TEMPORARY HELP /Womens Project Theater


Here's the set-up: Karl Streber (Robert Cuccioli), borderline psychopath, runs a farm in Nebraska with his co-dependent spouse, Faye (Margaret Colin). When we meet him, Karl is stowing a freshly-killed body under the sink and Faye is keeping Sheriff Ron Stucker (William Prael) busy in the living
room until he's finished. Ron wants to ask Karl about a man who used to work at the Streber farm who has since disappeared—some not too subtle foreshadowing.

In the next scene, Karl shows up at the house with the strapping (and improbably named) young man Vincent Castelnuovo-Tedesco (Chad Allen), who at first appears to be a tailor-made next victim for whatever shenanigans the Strebers are involved with, but quite soon proves his mettle as match-and-then-some for this weird couple. Playwright David Wiltse provides an intricate plot in which everybody has reason to be worried about what everybody else is doing; it's rife with psycho-sexual (sometimes homoerotic) game-playing and filled with herrings—some of them red, some not—that include abusive parents, suspicious deaths, guns, explosives, insurance policies, and other incendiary things. It feels written (as opposed to organic) almost all the time, and the ending doesn't feel entirely earned. That said, Temporary Help is spectacularly watchable, and not in a traffic-accident way:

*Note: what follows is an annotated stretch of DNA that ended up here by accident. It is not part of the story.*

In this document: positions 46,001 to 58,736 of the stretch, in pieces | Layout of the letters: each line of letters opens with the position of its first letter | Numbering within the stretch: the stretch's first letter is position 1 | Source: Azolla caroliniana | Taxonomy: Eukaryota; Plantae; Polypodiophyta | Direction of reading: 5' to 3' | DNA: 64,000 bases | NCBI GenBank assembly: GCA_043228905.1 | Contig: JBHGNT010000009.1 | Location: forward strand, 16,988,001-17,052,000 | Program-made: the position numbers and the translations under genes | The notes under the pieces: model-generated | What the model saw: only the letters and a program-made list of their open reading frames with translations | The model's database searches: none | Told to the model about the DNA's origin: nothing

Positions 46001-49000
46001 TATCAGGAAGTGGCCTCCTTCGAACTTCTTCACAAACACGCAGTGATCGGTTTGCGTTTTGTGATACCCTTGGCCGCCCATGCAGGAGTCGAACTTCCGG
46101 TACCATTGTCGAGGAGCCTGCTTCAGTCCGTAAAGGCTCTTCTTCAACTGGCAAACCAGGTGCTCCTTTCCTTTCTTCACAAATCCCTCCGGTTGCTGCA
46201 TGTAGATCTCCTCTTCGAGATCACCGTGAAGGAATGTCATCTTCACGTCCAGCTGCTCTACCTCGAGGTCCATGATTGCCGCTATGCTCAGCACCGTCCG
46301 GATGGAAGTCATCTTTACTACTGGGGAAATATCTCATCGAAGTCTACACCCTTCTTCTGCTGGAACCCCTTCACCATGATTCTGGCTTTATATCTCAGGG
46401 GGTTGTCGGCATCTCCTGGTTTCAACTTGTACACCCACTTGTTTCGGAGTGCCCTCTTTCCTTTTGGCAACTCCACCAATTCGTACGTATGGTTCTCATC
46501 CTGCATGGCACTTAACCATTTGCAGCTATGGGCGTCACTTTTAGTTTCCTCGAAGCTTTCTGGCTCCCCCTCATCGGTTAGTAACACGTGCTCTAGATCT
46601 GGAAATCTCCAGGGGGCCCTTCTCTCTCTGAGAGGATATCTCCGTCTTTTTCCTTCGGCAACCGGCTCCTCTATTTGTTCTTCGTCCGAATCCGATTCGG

This is a well-crafted thriller that grips us and keeps us on the edge of our seats. If the big moments elicit titters rather than gasps, well, that's disappointing; but this is certainly a plausible entertainment, and that for all of the plot's implausibilities. The cast is fine, especially Cuccioli, who is obviously having a ball playing this lunatic—without ever going over the top, he creates a genuine menace (the little bit of butt cleavage that he flashes us in his opening scene, bending over in jeans that are too low and too tight, telegraph much about the performance). Colin similarly has a field day as the wife who may or may not be in this thing up to her eyeballs, though her playing feels a bit mannered in the second act. Allen, buff and youthful and manic, makes Vincent the play's revving engine. Prael acquits
himself nicely in the least showy role as the Sheriff.
(reviewed on November 15, 2002)

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